[FoRK] Chart of the day, HFT edition

Eugen Leitl eugen at leitl.org
Wed Aug 8 03:25:49 PDT 2012


http://blogs.reuters.com/felix-salmon/2012/08/06/chart-of-the-day-hft-edition/


Chart of the day, HFT edition

By Felix Salmon

August 6, 2012

This astonishing GIF comes from Nanex, and shows the amount of high-frequency
trading in the stock market from January 2007 to January 2012. (Which means
that the Knightmare craziness of last week is not included.)

The various colors, as identified in the legend on the right, are all the
different US stock exchanges. You might think there are only two stock
exchanges in the US, but you’d be wrong: there are only two exchanges where
stocks are listed. There are many, many more exchanges where stocks are
traded.

What we see here is relatively low levels of high-frequency trading through
all of 2007. Then, in 2008, a pattern starts to emerge: a big spike right at
the close, at 4pm, which is soon mirrored by another spike at the open. This
is the era of traders going off to play golf in the middle of the day,
because nothing interesting happens except at the beginning and the end of
the trading day. But it doesn’t last long.

By the end of 2008, odd spikes in trading activity show up in the middle of
the day, and of course there’s a huge flurry of activity around the time of
the financial crisis. And then, after that, things just become completely
unpredictable. There’s still a morning spike for most of 2009, but even that
goes away eventually, to be replaced with sheer noise. Sometimes, like at the
end of 2010, high-frequency trading activity is very low. At other times,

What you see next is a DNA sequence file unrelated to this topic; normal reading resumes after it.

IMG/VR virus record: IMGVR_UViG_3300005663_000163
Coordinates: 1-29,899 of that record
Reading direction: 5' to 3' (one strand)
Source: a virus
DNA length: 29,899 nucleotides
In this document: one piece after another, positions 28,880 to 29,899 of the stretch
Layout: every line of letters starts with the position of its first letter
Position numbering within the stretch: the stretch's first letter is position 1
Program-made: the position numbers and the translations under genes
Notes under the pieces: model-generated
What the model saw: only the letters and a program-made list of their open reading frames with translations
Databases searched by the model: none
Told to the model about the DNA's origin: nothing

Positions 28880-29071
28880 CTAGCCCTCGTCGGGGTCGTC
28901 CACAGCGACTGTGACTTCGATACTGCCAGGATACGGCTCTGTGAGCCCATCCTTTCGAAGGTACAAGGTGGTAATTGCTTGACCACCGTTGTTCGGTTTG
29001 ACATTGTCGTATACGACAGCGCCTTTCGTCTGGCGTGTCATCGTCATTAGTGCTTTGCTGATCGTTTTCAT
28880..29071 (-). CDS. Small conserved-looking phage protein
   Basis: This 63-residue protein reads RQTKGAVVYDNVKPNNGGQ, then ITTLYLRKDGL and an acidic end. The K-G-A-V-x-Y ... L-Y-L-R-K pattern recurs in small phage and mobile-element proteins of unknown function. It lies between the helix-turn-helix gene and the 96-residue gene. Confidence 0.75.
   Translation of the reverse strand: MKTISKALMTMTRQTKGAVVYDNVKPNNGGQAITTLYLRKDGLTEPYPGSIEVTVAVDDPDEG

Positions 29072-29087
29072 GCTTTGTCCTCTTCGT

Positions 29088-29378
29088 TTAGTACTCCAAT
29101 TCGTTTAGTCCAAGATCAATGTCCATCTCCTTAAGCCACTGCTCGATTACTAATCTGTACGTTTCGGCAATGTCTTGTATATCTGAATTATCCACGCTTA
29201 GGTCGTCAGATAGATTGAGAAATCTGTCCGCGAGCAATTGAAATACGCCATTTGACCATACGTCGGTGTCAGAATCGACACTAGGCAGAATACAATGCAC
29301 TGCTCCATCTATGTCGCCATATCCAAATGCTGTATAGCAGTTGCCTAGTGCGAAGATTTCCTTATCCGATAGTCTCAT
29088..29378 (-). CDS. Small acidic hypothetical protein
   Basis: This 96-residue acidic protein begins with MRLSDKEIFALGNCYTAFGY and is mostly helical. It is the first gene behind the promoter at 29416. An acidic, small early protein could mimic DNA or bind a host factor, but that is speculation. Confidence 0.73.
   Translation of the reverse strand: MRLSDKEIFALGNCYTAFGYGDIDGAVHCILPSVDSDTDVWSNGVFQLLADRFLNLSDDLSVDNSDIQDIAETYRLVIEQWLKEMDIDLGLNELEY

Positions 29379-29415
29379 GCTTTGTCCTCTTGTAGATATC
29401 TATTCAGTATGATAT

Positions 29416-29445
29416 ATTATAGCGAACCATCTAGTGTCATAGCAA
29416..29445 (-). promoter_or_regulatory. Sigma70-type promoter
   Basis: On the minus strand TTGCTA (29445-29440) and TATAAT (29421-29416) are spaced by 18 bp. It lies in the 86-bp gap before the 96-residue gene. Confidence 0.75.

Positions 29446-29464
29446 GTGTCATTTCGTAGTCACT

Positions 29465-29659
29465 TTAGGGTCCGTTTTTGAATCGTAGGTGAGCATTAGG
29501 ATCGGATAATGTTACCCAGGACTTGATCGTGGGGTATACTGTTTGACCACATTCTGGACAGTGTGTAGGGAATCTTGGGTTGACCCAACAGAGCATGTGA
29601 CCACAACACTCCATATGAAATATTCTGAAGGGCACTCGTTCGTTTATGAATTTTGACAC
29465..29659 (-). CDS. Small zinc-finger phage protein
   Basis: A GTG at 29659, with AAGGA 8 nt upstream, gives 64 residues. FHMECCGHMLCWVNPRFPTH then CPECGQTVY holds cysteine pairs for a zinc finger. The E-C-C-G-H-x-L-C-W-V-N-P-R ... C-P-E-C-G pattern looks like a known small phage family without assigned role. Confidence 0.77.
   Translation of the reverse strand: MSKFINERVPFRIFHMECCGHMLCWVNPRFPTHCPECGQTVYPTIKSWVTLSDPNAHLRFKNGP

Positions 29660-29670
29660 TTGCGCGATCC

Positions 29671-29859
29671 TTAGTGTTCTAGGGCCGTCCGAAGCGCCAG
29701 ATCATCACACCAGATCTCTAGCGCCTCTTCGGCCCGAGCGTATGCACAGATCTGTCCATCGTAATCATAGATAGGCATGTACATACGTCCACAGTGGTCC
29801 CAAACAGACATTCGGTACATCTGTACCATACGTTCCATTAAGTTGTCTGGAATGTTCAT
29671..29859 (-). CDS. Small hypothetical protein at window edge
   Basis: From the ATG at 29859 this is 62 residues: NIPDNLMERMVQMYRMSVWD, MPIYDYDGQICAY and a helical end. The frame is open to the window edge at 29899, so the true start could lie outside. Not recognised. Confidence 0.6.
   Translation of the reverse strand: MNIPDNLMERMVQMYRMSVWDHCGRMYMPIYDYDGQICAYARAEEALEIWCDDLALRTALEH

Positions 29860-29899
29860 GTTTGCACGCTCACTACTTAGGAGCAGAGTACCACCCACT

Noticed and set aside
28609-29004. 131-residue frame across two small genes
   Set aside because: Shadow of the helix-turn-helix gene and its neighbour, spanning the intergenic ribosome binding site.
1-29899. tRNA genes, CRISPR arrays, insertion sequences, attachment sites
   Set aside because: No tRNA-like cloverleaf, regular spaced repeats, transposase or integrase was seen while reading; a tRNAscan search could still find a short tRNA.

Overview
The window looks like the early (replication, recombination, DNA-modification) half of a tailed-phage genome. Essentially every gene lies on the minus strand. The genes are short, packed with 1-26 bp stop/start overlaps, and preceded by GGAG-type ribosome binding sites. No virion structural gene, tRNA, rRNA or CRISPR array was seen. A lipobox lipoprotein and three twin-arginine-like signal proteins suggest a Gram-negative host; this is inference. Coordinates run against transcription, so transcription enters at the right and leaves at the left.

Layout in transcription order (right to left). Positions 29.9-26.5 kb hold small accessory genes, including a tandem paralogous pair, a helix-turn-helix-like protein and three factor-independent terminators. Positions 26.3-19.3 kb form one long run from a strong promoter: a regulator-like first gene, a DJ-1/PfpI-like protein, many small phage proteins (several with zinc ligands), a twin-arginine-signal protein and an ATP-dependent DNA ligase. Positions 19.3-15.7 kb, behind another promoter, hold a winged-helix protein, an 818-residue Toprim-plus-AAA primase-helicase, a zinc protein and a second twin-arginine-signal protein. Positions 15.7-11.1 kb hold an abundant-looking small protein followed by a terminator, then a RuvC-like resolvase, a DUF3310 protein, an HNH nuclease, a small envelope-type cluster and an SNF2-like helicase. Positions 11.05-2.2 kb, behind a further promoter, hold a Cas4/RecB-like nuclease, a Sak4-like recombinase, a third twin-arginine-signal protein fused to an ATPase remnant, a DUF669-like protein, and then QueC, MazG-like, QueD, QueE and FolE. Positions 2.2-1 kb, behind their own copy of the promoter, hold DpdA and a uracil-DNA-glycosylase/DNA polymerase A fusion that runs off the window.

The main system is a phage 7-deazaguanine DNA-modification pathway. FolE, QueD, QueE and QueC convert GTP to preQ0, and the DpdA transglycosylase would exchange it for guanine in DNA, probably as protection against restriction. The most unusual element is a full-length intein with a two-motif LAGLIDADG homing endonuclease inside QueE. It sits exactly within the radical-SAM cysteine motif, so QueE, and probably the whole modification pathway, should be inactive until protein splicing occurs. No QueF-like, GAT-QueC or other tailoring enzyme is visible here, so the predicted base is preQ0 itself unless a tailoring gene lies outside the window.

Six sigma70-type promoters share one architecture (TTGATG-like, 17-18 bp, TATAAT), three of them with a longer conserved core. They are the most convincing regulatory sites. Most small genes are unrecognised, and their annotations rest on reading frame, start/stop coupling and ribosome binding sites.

like at the end of 2011, it’s incredibly high. Intraday spikes can happen at
any time of day, and volumes can surge and fall back in pretty much random
fashion.

It’s certainly fair to say that if you take a long, five-year view, then you
can see a clear rise in trading activity. But it’s also fair to say that
there’s something quite literally out of control going on here. Just as the
quants at Knight found themselves unable to turn off their machines for 30
long minutes last week, the HFT world in aggregate seemingly has a mind of
its own when it comes to trading patterns. Or, to put it another way, if
there’s a pattern here, it’s one incomprehensible to human minds.

Back in 2007, I wasn’t a fan of a financial-transactions tax; today, I am.
And this chart shows better than anything why my opinion has changed. The
stock market is clearly more dangerous than it was in 2007, with much greater
tail risk; meanwhile, in return for facing that danger, society as a whole
has received precious little utility. Are spreads a tiny bit tighter than
they might be otherwise? Perhaps. But that has no effect on stock-market
returns for long-term or even medium-term investors.

The stock market today is a war zone, where algobots fight each other over
pennies, millions of times a second. Sometimes, the casualties are merely
companies like Knight, and few people have much sympathy for them. But
inevitably, at some point in the future, significant losses will end up being
borne by investors with no direct connection to the HFT world, which is so
complex that its potential systemic repercussions are literally unknowable.
The potential cost is huge; the short-term benefits are minuscule. Let’s give
HFT the funeral it deserves.



More information about the FoRK mailing list